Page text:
She attributes her safety, a strong team dynamic, and the warm reception she received in numerous communities for allowing her to have the profound experience of living as one with the Skeena River for a month. “It really felt like we were operating in a state of grace. It allowed me to take everything in stride and experience everything with an open mind and, especially, an open heart,” she says. “When we were in the communities people spoke about it — that we were swimming with the ancestors.”
Just as the river brings together its tributaries, similarly these women’s common bond with the watershed brought them together in a fight against what many would feel typifies the masculine: industry, economy, and capitalism. With limited budgets, they stood up to an industry that seeks to pillage the landscape of its ability to yield for future generations and gave Premier Gordon Campbell’s pro-industry government pause in its crusade to sell the Sacred Headwaters.
In 2008, the province declared a two-year moratorium on coalbed methane development. The gas, which has never successfully been developed in British Columbia due to strong public opposition, is relatively new and its extraction methods untested. The moratorium expires this year. It remains to be seen if the Klappan — a magical place where the tracks of grizzly, caribou, moose, and wolf can all be seen within a few square feet — will be safe from the precious gas that lies beneath its surface.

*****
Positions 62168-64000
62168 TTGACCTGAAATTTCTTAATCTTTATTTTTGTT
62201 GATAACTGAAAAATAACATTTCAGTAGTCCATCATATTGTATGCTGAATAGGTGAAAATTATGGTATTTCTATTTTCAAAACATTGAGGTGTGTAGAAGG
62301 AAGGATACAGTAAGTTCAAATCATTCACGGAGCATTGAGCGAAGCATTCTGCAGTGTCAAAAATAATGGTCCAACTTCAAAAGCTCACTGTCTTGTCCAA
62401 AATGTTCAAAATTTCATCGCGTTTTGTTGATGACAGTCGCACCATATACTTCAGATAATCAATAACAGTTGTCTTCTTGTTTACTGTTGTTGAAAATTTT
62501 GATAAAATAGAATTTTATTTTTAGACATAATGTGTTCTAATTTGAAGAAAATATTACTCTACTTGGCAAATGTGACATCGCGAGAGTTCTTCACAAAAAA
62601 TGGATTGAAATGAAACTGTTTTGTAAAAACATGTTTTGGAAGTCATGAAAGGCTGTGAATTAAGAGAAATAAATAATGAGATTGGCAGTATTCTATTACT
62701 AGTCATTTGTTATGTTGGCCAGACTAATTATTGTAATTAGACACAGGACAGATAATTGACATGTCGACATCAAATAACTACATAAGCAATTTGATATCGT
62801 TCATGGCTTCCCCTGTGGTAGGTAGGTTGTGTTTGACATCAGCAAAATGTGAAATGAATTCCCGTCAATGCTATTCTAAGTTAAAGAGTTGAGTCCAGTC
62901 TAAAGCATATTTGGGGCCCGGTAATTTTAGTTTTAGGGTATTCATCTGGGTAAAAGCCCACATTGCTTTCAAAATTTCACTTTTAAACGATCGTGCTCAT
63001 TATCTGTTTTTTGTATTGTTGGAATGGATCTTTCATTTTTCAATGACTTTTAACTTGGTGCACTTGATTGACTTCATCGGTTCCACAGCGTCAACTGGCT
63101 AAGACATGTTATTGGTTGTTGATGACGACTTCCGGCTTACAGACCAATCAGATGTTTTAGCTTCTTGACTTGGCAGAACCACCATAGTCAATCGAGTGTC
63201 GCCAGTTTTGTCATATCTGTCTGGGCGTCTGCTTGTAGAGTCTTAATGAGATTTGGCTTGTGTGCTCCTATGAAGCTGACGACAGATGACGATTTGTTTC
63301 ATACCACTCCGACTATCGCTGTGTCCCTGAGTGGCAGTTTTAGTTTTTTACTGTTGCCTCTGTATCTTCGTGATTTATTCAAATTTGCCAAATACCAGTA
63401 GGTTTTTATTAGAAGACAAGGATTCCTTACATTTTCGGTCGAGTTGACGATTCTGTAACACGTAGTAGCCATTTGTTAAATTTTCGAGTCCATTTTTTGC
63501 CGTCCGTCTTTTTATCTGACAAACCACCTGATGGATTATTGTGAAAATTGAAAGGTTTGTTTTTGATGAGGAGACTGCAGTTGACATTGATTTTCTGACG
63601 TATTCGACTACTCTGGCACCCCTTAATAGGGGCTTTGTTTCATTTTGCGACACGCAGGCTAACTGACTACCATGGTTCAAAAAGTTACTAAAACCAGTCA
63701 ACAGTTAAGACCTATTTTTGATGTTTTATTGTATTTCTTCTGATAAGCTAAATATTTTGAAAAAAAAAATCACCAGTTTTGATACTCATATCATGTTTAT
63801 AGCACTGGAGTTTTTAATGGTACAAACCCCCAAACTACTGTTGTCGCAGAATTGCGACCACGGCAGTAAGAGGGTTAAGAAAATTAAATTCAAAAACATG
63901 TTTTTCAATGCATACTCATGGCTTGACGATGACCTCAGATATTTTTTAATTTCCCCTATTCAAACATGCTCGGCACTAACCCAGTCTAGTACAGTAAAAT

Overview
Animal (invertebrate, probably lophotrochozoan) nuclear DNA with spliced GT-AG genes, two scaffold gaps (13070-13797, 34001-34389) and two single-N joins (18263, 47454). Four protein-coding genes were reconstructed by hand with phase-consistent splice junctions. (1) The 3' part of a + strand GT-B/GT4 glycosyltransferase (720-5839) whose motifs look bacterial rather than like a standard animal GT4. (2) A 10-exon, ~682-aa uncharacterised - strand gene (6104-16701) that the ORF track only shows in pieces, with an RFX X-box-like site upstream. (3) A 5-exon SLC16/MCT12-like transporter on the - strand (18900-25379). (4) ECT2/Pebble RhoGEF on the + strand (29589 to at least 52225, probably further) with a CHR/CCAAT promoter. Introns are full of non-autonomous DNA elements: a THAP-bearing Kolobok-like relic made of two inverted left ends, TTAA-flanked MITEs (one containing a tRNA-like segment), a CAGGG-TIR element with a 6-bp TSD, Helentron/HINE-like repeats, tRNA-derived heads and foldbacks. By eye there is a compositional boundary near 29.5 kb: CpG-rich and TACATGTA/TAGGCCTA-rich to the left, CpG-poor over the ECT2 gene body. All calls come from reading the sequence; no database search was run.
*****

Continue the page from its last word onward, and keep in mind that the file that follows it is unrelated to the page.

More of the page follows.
Dissent within the Tahltan Nation — between those who welcome the jobs that come with resource development and those that want to protect traditional lifestyle —resulted in a change of government. In 2007, an Iskut Band Council election saw the council replaced by an all-female chief and council. The Tahltan Central Council, which represents all three bands within the nation, replaced chair Jerry Asp — a central and much vilified figure in the nation’s initial dealings with mining companies like BCMetals and Fortune Minerals — with Annita McPhee.